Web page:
The tea-room has it's own tea-garden and courtyard where you're welcome to sit and eat food and drink purchased in the tea-room, but if you've brought your own picnic then there's plenty of places across the park and garden to enjoy a spot of al fresco dining.
The National Trust shop sells rugs and other picnic essentials, including reusable cups - so don't worry if you forget to pack these things. We have staff and volunteers working on reception and by the bus stop and main courtyard who can help point you in the right direction should you get lost.
Here are some of our top pics of places to have a picnic:
The West Garden
Find a shady spot around the pools in the formal West Garden or in the shadow of the Saxon church and 17th-century house, surrounded by flora and fauna and beautiful butterflies. There are plenty of benches dotted around and picnic rugs for sale in the house.
Old Lodge natural play area
If sitting on the grass isn't for you, Old Lodge has hay bales and picnic tables and lots of things for children to do - balancing beams, climbing frames and a beautiful allotment. A gated area, you can enjoy a family picnic - while your little ones play.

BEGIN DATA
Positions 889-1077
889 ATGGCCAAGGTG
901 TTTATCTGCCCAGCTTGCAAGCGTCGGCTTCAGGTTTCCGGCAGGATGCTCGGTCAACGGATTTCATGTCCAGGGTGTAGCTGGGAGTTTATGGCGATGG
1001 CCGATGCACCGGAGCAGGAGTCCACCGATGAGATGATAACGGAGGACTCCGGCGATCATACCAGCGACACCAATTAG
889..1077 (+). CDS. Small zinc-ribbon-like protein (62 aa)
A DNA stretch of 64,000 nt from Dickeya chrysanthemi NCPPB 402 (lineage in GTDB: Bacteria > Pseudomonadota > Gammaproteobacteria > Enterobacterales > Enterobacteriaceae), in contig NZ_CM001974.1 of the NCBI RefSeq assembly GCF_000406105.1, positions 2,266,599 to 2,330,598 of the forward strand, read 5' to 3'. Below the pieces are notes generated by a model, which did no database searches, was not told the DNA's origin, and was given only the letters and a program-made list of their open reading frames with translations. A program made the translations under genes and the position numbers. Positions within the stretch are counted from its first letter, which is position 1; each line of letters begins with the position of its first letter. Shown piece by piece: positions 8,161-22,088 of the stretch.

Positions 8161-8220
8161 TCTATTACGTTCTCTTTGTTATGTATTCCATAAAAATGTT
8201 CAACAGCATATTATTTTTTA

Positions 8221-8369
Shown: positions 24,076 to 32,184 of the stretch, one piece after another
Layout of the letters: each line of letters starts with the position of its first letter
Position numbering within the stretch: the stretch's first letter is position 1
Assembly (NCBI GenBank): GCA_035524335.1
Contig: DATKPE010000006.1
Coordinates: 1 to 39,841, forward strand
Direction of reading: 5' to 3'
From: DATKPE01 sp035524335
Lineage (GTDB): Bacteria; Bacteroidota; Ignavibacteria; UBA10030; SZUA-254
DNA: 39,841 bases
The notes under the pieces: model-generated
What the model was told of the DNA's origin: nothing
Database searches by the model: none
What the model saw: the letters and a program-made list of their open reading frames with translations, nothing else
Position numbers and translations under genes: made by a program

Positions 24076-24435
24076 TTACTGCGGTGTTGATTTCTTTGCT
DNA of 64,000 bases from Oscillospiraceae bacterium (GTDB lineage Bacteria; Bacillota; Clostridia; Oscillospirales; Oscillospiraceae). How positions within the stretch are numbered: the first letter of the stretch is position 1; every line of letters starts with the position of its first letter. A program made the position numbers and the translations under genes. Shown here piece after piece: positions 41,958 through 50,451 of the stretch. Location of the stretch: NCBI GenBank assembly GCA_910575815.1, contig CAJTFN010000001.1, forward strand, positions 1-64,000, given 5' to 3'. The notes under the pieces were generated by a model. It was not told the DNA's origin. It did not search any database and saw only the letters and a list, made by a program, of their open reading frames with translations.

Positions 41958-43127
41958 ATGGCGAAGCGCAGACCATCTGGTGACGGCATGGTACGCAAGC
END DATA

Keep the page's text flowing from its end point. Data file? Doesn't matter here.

Perry pear orchard
Our perry orchard and wildflower meadow, which joins the main West Garden, is a wonderfully serene place to enjoy a picnic. Please, just make sure you stick to the main paths so as not to disturb the wildflowers which come to life in early summer.
There is no shortage of space in the 270-acre deer park but there is no better backdrop for your picnic than our viewpoints to the North (Journey of Discovery Trail) and South (Prospect Walk), which look across the Bristol Channel and into Wales.
The East front
One of the first things you'll see when you come down the drive into Dyrham Park is the 17th-century house, which has a wonderful grassy area in front on which you can enjoy a picnic. Later on in the day, the deer often gather in this area.
Whitefield wildflower meadow
One of Dyrham Park's hidden gems, the large wildflower meadow next to the car park is full of colourful blooms and characterful grasses in the summer. You're also welcome to take dogs into this area (but not into the main deer park).
The Lost Terraces
If you want a bit more shade from the blazing summer sun, head into the Lost Terraces - a fairly recently-opened area which joins the garden to the park. There's a flat which overlooks the garden with carved log benches and plenty of space to enjoy a picnic.